The challenge that artists using materials associated with fiber often face is that the physical materials themselves often upstage the conceptual essence. This can be a hurdle for artists working with fibers to overcome in getting accepted in a greater art hierarchy, or it can be resolved successfully, as seen in many of the outstanding works in Repetition and Ritual: New Sculpture in Fiber at the Jacqueline Casey Hudgens Center for the Arts in Duluth, Georgia [March 26-May 25, 2013]. This is not a “cutting edge” fiber art exhibition, rather it is a show about compulsive art making that superbly mixes the substantive with the tactile in pieces that speak to both head and heart.
Many of the exhibiting artists gravitated, or possibly even levitated—if the pattern of spiritual processes that several allude to is any indication—to fiber from other art mediums. The allure of fiber art is its seductive tactility: Think of protective cocoons, sex, the human body and mystical attachments to nature and the “other.” Since the 1960’s and ‘70’s, artists working with fibers have been creating works heavily influenced by that allure, and in response to a compelling draw of a hermetic, repetitive and ritualistic—but sometimes also communal—method of making.
Katerina Usvitsky and Emily Barletta breathe pulsating life into vessels and forms that allude to the female. In Mama (2011) Usvitsky contorts nylon stockings into a bulbous, hanging female form that hovers over a baby Titan birthed below. Conversely, Barletta’s pieces are little hives of holes, a colony of blood red openings forms secretive spaces that urge a viewer to come in closer…closer… Her Untitled (brain) and Untitled (fingers) are fascinating but the Untitled (roll) in the trio seems incongruously light-hearted in comparison to the other two (all yam and clay, 2008). And in Barletta’s repetitively stitched paper works there is a feminine fanaticism that the delicate stitch reinforces.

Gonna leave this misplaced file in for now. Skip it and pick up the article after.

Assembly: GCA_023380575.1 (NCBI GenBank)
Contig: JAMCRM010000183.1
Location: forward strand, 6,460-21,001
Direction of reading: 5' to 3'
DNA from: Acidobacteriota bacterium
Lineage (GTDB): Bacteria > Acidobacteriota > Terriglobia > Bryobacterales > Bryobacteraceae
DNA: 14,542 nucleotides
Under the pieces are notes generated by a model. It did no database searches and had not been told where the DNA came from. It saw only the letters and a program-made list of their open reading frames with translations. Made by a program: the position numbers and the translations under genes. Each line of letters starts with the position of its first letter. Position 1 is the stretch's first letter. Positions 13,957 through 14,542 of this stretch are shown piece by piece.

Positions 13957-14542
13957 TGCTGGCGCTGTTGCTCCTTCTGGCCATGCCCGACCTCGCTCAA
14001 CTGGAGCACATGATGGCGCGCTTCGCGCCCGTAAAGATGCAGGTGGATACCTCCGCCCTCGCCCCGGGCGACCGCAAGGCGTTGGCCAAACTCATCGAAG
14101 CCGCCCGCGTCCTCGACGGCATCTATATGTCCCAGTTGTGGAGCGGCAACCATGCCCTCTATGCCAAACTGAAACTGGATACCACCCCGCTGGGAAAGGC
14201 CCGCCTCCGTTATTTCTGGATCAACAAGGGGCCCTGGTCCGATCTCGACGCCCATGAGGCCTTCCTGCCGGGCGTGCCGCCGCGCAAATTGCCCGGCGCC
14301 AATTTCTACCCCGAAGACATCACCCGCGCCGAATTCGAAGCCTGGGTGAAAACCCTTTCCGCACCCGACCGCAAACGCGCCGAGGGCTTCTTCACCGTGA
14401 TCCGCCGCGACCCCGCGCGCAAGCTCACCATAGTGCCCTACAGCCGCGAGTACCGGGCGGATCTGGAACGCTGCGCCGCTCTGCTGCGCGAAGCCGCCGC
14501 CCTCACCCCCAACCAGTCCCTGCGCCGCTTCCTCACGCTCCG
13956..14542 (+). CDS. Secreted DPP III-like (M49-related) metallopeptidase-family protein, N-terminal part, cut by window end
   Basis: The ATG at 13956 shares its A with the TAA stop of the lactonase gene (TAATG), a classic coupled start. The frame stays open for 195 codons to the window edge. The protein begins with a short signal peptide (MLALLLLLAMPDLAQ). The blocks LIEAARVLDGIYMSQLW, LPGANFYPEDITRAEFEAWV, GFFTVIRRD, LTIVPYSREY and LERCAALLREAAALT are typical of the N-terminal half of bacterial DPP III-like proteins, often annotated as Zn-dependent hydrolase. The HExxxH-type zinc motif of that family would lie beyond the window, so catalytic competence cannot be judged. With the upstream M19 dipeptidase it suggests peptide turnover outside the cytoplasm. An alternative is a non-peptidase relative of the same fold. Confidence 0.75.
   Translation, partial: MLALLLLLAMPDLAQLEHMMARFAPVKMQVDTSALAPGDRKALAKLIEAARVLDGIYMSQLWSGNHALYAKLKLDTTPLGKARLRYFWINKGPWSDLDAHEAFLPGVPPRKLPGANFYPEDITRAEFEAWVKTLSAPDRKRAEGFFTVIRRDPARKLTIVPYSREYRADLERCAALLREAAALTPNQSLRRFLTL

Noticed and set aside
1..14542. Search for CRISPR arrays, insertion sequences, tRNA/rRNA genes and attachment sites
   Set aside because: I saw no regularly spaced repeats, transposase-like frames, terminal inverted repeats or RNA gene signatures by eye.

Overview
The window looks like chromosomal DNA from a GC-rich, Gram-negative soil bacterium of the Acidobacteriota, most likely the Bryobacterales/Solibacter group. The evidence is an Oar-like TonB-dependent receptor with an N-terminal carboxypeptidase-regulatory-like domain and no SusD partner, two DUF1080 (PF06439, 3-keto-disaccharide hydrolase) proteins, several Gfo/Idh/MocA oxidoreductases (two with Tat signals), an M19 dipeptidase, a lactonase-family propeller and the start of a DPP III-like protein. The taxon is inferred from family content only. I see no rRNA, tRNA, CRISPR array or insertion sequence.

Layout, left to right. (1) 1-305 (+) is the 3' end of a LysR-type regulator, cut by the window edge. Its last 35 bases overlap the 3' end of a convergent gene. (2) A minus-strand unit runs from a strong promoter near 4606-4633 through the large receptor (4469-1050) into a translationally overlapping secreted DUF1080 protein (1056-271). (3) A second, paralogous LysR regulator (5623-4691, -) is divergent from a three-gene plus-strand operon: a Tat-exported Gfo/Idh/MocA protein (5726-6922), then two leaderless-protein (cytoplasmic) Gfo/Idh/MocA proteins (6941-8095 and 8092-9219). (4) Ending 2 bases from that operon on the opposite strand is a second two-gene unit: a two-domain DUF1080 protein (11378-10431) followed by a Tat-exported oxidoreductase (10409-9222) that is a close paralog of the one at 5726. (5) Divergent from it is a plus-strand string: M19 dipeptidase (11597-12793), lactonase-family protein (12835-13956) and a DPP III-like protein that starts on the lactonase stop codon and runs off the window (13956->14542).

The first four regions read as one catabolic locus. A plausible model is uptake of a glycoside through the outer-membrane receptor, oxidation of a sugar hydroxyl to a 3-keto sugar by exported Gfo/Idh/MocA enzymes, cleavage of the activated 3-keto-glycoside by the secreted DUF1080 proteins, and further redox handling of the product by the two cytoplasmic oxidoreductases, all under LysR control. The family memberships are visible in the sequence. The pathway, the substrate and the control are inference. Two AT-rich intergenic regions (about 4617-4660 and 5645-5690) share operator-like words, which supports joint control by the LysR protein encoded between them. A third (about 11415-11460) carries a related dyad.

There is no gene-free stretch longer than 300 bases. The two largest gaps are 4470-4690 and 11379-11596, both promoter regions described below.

The power of a simple stitch cannot be denied. It can remain in its most basic technical form as line done in hand or machine embroidery, or it can be layered to create great depth of form and color. Meredith Re’Grimsley’s I’ve Washed and Eaten and Lovely Bind’s realistic, embroidered hands initially draw a viewer in for closer technical inspection. Perfection, delicacy and attention to detail are evident , and hands are powerful imagery for Re’Grimsley. The ties that bind—or in this case, the threads that hang—take on sinister meaning. She employs them to convey a deep, psychological connection with, while simultaneously seeking reaction from, her viewer. Jennifer Crenshaw’s Metallic Matisse (2012) is installed right next to Re’Grimsley’s hands and is in strong contrast to Re’Grimsley’s delicate pieces due to the dense build up of layered thread and sense of frivolity. Crenshaw’s work is executed in free motion stitching using a sewing machine and metallic silver thread. Her work is a technically sound and decorative piece that shimmers as if temporarily caught in place before it will surely alight off the wall.